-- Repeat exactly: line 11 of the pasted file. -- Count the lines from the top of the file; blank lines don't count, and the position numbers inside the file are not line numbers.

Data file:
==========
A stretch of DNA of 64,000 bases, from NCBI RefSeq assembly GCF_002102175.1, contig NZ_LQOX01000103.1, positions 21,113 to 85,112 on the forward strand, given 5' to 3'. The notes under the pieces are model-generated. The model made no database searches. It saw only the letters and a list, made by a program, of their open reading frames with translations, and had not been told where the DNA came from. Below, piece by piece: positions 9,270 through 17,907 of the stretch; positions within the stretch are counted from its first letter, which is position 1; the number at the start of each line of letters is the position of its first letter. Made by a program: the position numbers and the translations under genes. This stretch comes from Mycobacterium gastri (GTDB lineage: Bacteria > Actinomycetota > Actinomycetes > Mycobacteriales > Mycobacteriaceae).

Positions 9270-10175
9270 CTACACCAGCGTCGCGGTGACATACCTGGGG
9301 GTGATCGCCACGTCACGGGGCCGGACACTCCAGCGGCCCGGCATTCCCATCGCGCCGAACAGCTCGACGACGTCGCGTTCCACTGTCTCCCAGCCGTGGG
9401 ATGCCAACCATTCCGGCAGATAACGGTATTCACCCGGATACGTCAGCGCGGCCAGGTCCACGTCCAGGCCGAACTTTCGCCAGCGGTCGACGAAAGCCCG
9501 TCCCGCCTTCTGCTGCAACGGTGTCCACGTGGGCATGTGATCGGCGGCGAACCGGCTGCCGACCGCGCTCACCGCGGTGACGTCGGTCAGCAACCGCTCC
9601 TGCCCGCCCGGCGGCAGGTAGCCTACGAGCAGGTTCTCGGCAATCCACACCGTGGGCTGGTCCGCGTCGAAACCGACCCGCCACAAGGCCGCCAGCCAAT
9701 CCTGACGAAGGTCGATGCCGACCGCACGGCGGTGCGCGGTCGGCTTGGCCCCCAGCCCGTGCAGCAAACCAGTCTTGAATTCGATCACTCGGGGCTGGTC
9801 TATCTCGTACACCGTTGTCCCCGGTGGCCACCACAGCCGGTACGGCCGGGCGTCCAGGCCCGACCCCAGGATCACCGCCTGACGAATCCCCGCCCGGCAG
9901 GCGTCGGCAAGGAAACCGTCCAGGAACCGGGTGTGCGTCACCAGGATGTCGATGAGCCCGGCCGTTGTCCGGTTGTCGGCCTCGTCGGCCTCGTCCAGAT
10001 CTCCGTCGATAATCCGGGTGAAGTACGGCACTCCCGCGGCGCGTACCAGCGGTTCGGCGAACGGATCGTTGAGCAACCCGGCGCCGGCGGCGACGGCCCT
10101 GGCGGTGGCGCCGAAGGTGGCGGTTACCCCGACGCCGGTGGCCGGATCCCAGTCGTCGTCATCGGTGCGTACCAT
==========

10001 CTCCGTCGATAATCCGGGTGAAGTACGGCACTCCCGCGGCGCGTACCAGCGGTTCGGCGAACGGATCGTTGAGCAACCCGGCGCCGGCGGCGACGGCCCT